Pharm Ay. E-mail: moc. This article has been cited by other articles in PMC. Abstract Echinops echinatus Roxb. The roots, leaves, fruit, and bark are extensively used in folk medicine as well as in Ayurveda.
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No use, distribution or reproduction is permitted which does not comply with these terms. Abstract The genus Echinops belongs to the family of Asteraceae and comprises about species.
Many species belonging to the genus Echinops are traditionally used as medicinals mainly in Africa and Asia. The genus is reported to contain diverse secondary metabolites. The aim of this review is to critically evaluate the available research reports on the genus and systematically organize the findings. Information for this study was obtained using various search engines including PubMed and Google Scholar. This review revealed that the genus is used traditionally to treat pain, inflammation, respiratory diseases, diseases caused by different microorganisms, as an aphrodisiac, to fasten expulsion of placenta, and for removal of renal stones.
More than secondary metabolites have been reported from the genus in which thiophenic compounds held the biggest share. Various extracts, essential oils, and isolated compounds from members of this genus are shown to exhibit different biological effects mainly anti-microbial, anti-proliferative, and anti-inflammatory. However, there are a number of species in this genus that are claimed to have traditional medicinal uses but their biological effect not yet been evaluated. Keywords: Echinops, thiophene, phytochemistry, Asteraceae, pharmacological activity, traditional use Introduction Echinops L.
Asteraceae is a monophyletic taxon distinguished by florets arranged on a receptacle in centripetal heads and bounded by bracts. The genus Echinops belongs to the tribe Cardueae and is recognized by the presence of uniflowered capitula aggregated into second-order spherical or oval heads.
This feature makes it unique within the tribe Garnatje et al. Members of this genus are mostly perennial with few annuals Hedberg et al. Many members of this genus are traditionally used to treat different diseases. Some are scientifically investigated for various biological activities and phytoconstituents.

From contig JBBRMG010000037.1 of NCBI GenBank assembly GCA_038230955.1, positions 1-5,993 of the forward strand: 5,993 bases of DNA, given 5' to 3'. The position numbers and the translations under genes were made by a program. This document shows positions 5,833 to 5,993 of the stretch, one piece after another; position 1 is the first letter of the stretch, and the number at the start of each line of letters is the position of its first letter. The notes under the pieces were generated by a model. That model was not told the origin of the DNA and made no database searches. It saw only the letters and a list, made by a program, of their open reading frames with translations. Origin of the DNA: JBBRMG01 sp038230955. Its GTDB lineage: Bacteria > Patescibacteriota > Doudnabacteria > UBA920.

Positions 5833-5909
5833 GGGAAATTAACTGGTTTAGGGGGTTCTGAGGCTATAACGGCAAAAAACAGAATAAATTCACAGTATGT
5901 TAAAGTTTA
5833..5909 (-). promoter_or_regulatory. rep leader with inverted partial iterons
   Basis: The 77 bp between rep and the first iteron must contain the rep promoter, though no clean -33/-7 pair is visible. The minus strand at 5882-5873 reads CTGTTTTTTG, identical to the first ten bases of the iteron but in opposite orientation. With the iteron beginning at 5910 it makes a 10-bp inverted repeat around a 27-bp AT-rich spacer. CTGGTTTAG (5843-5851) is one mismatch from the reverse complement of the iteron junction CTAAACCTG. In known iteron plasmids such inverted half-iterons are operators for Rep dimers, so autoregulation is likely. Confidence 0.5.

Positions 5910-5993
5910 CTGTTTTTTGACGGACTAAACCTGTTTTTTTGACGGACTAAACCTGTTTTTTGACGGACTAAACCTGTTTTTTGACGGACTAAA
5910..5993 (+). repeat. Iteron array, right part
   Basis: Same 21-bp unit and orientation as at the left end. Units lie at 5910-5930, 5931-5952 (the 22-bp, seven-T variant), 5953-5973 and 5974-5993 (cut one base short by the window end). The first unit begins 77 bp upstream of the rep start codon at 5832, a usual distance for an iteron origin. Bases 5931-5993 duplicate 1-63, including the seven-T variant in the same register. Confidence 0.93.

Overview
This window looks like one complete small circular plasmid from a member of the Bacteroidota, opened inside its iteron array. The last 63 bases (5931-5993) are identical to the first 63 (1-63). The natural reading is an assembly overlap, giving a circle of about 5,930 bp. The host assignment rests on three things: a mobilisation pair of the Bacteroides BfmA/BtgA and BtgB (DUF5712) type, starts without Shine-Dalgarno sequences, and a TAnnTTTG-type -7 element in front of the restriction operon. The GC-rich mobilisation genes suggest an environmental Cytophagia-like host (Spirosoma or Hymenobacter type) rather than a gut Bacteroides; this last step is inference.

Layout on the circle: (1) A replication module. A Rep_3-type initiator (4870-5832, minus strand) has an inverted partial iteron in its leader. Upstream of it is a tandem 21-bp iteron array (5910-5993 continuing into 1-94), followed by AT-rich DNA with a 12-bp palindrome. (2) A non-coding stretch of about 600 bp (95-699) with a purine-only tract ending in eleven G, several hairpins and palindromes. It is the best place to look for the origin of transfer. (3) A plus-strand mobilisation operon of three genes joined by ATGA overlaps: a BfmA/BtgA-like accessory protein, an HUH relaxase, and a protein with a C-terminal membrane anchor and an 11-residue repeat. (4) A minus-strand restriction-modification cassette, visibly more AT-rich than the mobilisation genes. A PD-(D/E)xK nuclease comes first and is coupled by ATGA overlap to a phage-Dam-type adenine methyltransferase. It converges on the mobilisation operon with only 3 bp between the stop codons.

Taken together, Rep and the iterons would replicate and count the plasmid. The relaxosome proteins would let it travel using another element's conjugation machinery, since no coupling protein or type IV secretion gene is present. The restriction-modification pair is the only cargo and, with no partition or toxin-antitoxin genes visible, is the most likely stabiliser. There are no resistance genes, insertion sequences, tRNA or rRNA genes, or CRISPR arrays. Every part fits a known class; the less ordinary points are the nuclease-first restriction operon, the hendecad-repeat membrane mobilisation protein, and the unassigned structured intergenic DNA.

Previously, reviews that focus on single species, Echinops spinosus L. This review is aimed to critically evaluate available research reports on the genus and systematically organize and present the findings. This review excluded unpublished findings and publications which were not available online and articles written in languages other than English.
Chemical structures of only isolated and characterized compounds were provided while structures of compounds identified from essential oils and other chemical analysis were not. The main sources of the structures of isolated compounds were the research articles and these were confirmed using PubChem. Structures that were not available in the articles were obtained from theses, books, PubChem, and other reliable sources.
Different search engines including PubMed and Google Scholar were employed to search literature using searching words such as Echinops, plant, phytochemical, phytochemistry, pharmacological activity, biological effect, and traditional use. Traditional Uses Ethnomedicinal claims on the genus Echinops to treat a number of ailments are depicted in Table 1. The common traditional uses can fall into three general groups. The frequently described application is to treat symptoms like inflammation, pain, and fever Regassa, ; Rathore et al.
The other common traditional use was to treat ailments related to respiratory tract including cough and sore throat Ghasemi Pirbalouti et al. Members of the genus have been used as an aphrodisiac Hamayun et al. Three species E. Table 1 Traditional uses of members of the genus Echinops.
Echinops Echinatus Herb Uses, Benefits, Cures, Side Effects, Nutrients